Joseph McCrindle was a literary agent, art collector, and philanthropist. He founded the Transatlantic Review in 1959, and created the Henfield Foundation which awards grants to arts, music, and social justice organizations in 1977.
The collection contains both personal and professional papers of Joseph McCrindle. The professional papers are centered on the records of his literary agency, while the personal papers include photographs, correspondence, and ephemera related to McCrindle and his family. See, http://findingaids.cul.columbia.edu/ead/nnc-rb/ldpd_10299614/summary%3E
McCrindle was born in 1923 to Odette Feder and J. Ronald McCrindle and raised primarily by his grandparents on the Upper East Side of New York. He attended St. Paul’s School in Manhattan before attending Harvard University where he earned his BA. He served in World War II as a translator and, after his service, attended Yale Law School where he received his JD in 1948.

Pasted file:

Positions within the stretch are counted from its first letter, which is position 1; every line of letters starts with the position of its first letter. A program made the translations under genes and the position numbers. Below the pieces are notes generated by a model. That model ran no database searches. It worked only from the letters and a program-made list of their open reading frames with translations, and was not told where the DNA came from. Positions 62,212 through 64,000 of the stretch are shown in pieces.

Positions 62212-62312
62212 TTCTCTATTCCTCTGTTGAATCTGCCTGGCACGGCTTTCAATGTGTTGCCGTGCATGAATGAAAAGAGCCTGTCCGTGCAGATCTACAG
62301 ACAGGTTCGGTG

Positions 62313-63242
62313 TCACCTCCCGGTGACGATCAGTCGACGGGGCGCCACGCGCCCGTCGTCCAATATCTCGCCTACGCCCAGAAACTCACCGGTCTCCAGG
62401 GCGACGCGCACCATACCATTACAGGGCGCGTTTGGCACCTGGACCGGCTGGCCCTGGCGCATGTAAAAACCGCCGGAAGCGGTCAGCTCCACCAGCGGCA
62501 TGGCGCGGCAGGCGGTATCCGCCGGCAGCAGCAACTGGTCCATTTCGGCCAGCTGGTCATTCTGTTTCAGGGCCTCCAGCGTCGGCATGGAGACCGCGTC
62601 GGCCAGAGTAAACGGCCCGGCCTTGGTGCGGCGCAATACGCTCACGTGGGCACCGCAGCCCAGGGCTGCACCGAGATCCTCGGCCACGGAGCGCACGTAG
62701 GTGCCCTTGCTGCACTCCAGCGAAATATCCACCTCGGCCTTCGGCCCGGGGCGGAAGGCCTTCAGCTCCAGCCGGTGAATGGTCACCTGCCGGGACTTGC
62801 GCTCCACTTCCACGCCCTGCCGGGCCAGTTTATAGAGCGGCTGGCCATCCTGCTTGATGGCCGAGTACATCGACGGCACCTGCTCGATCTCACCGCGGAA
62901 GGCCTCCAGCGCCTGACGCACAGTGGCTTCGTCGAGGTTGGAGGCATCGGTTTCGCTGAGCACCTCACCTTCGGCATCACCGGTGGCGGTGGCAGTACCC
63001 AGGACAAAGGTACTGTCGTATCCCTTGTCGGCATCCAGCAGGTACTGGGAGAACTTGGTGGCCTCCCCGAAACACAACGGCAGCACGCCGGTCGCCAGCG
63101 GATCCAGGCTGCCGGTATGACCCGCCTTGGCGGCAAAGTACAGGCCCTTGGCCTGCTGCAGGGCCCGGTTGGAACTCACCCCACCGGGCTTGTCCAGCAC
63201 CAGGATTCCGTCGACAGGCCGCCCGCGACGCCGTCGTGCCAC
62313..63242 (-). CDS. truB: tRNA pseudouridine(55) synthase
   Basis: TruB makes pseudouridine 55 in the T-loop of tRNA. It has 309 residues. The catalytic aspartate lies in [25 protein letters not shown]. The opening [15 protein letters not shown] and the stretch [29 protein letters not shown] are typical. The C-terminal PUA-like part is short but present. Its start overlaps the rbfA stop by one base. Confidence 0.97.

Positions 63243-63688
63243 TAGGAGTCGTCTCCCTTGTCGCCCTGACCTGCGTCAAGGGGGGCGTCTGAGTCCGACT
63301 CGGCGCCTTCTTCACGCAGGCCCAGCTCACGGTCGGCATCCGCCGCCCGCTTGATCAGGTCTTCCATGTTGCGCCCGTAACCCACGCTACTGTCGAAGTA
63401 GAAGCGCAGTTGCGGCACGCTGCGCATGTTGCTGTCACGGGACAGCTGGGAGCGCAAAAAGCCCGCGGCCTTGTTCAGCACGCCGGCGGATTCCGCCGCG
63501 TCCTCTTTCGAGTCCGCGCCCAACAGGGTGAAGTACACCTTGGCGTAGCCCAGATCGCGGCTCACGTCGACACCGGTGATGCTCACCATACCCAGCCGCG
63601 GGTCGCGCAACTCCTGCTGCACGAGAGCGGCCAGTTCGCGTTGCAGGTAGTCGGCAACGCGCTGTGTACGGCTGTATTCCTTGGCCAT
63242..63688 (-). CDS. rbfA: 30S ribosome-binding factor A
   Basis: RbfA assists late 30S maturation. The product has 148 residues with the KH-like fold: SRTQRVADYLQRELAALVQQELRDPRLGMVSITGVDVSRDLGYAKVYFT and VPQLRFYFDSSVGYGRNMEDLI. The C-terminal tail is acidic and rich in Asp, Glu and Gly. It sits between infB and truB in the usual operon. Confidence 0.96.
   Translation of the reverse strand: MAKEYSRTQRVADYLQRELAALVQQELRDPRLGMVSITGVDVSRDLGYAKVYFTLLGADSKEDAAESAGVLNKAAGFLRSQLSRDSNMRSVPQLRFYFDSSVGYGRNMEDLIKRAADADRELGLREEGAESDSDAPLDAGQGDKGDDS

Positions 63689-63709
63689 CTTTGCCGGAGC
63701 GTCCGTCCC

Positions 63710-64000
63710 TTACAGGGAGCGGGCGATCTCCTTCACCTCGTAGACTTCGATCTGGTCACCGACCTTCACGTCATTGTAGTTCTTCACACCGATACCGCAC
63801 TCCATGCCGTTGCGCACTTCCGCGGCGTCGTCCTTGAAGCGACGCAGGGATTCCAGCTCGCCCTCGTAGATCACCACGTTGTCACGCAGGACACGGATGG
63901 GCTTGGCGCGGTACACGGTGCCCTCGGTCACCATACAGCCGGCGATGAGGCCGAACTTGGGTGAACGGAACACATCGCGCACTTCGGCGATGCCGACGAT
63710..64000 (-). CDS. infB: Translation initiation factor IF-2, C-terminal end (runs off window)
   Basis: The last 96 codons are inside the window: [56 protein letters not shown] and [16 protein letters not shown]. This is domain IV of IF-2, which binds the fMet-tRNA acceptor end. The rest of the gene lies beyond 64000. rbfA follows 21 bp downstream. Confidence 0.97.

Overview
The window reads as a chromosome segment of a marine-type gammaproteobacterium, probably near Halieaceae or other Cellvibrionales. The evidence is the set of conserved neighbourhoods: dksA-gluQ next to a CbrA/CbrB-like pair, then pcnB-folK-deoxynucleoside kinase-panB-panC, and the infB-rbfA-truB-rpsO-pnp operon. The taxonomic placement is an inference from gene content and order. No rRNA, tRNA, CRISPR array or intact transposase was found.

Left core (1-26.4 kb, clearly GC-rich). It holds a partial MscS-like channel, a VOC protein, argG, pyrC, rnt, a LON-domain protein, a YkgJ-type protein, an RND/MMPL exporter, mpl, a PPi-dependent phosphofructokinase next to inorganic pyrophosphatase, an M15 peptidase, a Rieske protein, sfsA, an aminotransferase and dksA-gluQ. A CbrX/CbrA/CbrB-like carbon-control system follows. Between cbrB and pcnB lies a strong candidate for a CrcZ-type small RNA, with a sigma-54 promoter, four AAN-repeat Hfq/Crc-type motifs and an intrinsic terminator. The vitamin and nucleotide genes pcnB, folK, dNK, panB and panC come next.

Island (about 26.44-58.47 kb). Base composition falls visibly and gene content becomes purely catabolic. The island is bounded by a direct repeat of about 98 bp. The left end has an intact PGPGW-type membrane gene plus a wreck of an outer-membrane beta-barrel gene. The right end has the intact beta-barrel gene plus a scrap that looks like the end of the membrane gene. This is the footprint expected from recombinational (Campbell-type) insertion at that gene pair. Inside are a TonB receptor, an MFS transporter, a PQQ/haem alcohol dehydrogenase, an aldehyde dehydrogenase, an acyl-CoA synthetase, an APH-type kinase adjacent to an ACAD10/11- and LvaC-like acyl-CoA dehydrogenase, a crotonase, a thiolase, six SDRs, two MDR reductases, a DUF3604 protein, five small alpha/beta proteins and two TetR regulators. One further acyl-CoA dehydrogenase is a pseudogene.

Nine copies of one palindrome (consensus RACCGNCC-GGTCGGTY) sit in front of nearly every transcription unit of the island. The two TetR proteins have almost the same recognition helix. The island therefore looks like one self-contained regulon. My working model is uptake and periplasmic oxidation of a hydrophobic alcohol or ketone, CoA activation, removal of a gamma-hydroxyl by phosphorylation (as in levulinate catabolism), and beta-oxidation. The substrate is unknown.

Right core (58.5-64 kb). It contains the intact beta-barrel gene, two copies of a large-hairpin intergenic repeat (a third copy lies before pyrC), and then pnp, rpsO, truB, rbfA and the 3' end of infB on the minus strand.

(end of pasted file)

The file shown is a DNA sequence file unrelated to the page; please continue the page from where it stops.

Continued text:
McCrindle worked briefly in publishing and on Wall Street starting his own literary agency where he worked with authors such as John Updike, Philip Roth, and L.P. Hartley. In 1959 he founded The Transatlantic Review, a literary journal dedicated to publishing both American and British writers. The journal ceased publishing in 1977, and McCrindle remained editor for the entire life of the magazine.
McCrindle was also an enthusiastic and discerning art collector. He began collecting art and antiquarian books at a young age; over the course of his life amassed a large and impressive art collection with a special focus on old master drawings.
McCrindle’s lifelong interest in the arts is reflected by his establishment of the Henfield Foundation, now known as the Joseph McCrindle Foundation, a philanthropy dedicated to promoting arts, music, and social justice.